August 3, 1923– Jean Hagen
Shirley Verhagen was born in Chicago, but when she found work on Broadway in her early 20s, she became Jean Hagen.
On a cold winter evening in 2012, I had the thrill of viewing one of my favorite films in a new print on a big screen. It was a movie that I had seen many times on television, but never in a theatre. It did not disappoint. That film continued to delight with the mastery and freshness of the talent involved. Singin’ In The Rain (1952) holds a rightful place as one of the truly great works of art from the 20th Century. This time, what did take me by surprise was not so much the stunning beauty of Gene Kelly’s ass, but the staggering, startling, striking, stunning, stupefyingly stupendous work of Jean Hagen as vain and talent-challenged silent film star Lina Lamont who Debbie Reynolds has to dub. Without her finely crafted and perfectly modulated performance, the film would have fallen short of being a perfect. And, I do think it is rather perfect. Hagen deservedly received an Academy Award nomination for Best Supporting Actress for Singin’ In The Rain, forever giving her an exalted place in “the cinema firmament”.
Hagen attended Northwestern University where she performed on stage with her BFF, Patricia Neal. In 1945, Hagen moved to NYC where she and Neal were roommates. She found roles in radio shows, and worked as a cigarette girl in a nightclub, and as an usher at the Booth Theater. During the run of the Ben Hecht and Charles MacArthur play Swan Song at the Booth, Hagen was overheard by the playwrights criticizing their show. Hecht and MacArthur introduced themselves and they ended up asking her to audition for a small role. Her next stage role was in Lillian Hellman‘s Another Part Of The Forest a few months later, with Patricia Neal also in the cast.
Her film debut was as a femme fatale in gay director George Cukor’s comedy Adam’s Rib (1949) with Katharine Hepburn and Spencer Tracy, and her performance brought her a contract with MGM. She was especially good in John Houston’s The Asphalt Jungle (1950) for the studio and she received excellent reviews. Hagen appeared in MGM’s film noir Side Street (1950), especially apt playing a sincere, but dim, gangster’s gun moll.
In Singin’ In the Rain, her character Lina Lamont’s voice is dubbed in the talking segments by Kathy Selden, Debbie Reynolds‘ character. But actually, in a crazy twist, director Stanley Donen used Hagen dubbing Reynolds dubbing Hagen. Hagen’s own voice was quite versatile and Kathy Selden was supposed to have a cultured style of speaking and Burbank native Reynolds had a pronounced western accent. Lina Lamont’s singing was actually done by Betty Royce, dubbing Reynolds dubbing Hagen. Co-star Donald O’Connor wrote:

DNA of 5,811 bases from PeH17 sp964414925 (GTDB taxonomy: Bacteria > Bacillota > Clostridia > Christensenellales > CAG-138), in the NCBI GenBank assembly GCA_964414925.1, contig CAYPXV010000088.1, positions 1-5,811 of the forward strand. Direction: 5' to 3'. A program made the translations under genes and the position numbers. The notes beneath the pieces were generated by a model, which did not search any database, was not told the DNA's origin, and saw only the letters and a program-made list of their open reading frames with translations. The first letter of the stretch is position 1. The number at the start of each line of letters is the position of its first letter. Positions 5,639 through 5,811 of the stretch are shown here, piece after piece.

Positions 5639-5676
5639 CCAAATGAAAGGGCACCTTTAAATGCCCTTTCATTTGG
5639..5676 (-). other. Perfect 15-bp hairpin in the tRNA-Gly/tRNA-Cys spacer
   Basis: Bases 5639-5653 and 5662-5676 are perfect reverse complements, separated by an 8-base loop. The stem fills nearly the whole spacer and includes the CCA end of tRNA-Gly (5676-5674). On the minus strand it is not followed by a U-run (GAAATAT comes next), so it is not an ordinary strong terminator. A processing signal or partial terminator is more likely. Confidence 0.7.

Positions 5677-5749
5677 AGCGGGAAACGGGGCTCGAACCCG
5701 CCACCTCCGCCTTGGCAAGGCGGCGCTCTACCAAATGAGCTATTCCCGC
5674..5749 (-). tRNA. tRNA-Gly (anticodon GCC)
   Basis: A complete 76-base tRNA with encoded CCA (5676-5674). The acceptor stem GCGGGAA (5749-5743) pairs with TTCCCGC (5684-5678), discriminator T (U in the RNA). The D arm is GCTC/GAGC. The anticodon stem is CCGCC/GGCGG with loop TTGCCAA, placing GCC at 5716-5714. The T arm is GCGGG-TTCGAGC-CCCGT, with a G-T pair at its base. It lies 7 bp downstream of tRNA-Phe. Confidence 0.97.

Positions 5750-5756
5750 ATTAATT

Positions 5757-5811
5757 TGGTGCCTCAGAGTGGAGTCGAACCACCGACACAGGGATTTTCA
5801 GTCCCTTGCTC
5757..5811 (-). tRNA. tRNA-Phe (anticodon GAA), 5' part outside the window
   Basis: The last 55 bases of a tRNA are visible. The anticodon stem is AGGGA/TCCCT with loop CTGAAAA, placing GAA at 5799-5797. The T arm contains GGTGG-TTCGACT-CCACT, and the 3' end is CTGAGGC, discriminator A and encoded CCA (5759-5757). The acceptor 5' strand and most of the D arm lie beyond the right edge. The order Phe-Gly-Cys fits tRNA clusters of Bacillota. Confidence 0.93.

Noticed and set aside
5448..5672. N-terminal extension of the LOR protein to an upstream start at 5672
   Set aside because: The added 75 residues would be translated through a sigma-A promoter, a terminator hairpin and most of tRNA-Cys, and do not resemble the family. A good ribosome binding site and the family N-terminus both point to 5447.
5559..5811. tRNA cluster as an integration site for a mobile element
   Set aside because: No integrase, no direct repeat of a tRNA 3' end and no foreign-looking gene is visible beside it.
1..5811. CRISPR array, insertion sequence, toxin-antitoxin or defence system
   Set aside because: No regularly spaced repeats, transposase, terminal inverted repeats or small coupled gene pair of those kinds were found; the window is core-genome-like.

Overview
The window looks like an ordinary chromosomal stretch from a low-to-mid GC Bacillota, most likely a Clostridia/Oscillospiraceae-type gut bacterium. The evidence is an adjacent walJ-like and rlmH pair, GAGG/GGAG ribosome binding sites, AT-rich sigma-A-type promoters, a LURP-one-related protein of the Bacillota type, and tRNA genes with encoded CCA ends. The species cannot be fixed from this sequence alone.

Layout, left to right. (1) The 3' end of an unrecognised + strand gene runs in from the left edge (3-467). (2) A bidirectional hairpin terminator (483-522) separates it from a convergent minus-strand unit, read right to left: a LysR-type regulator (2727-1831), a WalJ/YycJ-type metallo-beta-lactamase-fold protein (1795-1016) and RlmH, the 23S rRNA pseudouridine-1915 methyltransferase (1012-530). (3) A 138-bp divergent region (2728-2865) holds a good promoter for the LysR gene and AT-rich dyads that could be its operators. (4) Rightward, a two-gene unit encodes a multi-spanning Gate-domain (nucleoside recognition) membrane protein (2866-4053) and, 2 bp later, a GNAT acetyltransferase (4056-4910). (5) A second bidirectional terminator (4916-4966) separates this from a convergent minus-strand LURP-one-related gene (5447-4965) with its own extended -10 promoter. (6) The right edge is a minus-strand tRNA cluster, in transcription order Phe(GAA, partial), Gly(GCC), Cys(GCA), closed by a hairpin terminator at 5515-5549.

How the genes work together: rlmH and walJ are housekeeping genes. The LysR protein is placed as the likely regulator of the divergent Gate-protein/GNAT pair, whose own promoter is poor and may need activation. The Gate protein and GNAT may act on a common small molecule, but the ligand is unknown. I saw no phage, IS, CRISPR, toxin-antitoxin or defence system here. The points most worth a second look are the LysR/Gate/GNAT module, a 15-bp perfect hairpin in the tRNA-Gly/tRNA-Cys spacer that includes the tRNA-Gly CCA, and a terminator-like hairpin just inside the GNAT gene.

“Jean was a consummate actor. She was the sweetest gal in the world but she was on the quiet side, not like Lina Lamont at all with that high-pitched voice. No, she was a legit actor. They didn’t get a ditzy blonde to play the part. That’s why that part is so dynamic and so wonderful.”
Hagen preferred dramatic roles over comic ones and she grew weary of the typecasting. Her final films at MGM were the Lana Turner musical Latin Lovers (1953) and a Red Skelton comedy, Half A Hero (1953). Hagen:
“Every time Mr. Mayer would get mad at me, he’d punish me by putting me in a damn Lana Turner movie.”
In 1953, Hagen joined the cast of the new Desilu Studio’s family sitcom Make Room For Daddy (not to be confused with my one man show with the same title). As the very funny wife of star Danny Thomas, Hagen received three Emmy Award nominations. She had trouble getting along with Thomas who objected to her wearing jeans and shirts on rehearsal days, at one point admonishing her saying: “For God’s sake, put on high heels, put on a little lipstick!”. After the first three seasons she grew dissatisfied with the role and her treatment and she left the series. Thomas didn’t appreciate Hagen’s leaving and he had her character bite the big one rather than be recast. This may be the very first television character to be killed off in a sitcom. Lovely and nimble Marjorie Lord was cast a year later as Thomas’ second wife and she worked well with Thomas and the show lasted several more seasons.
Although Hagen made frequent guest appearances in various television series for the rest of her career, she was unable to successfully revive her once promising film career, only finding work playing smallish supporting roles: the secretary to FDR in Sunrise At Campobello (1960), and the pal of Bette Davis in the smart film noir Dead Ringer (1964).
In the late 1960s, Hagen was diagnosed with throat cancer and she spent the rest of her life in some kind of treatment for it, either hospitalized or under an oncologist’s care. A tough situation for an actor noted for her voice.
She had a comeback of sorts playing character roles in episodes of 1970s television series like Starsky & Hutch and The Streets Of San Francisco. Sadly, gorgeous, talented Hagen made her final film appearance in the nutty male-hooker television film Alexander: The Other Side Of Dawn (1977).
That damn cancer finally grabbed Hagen in summer 1977 while she was living at the Motion Picture Country Home, gone way too early at just 54 years old. Her last appearance was released posthumously, a reprise of her 1959 role opposite Fred MacMurray in The Shaggy Dog for The Wonderful World Of Disney television series in 1978. Hagen has a star on the Hollywood Walk of Fame at 1502 Vine Street.
On her birthday, let’s take a moment to remember her very special achievement in the greatest film musical of all time. Hagen was a marvel, a special kind of genius, a beautiful clown.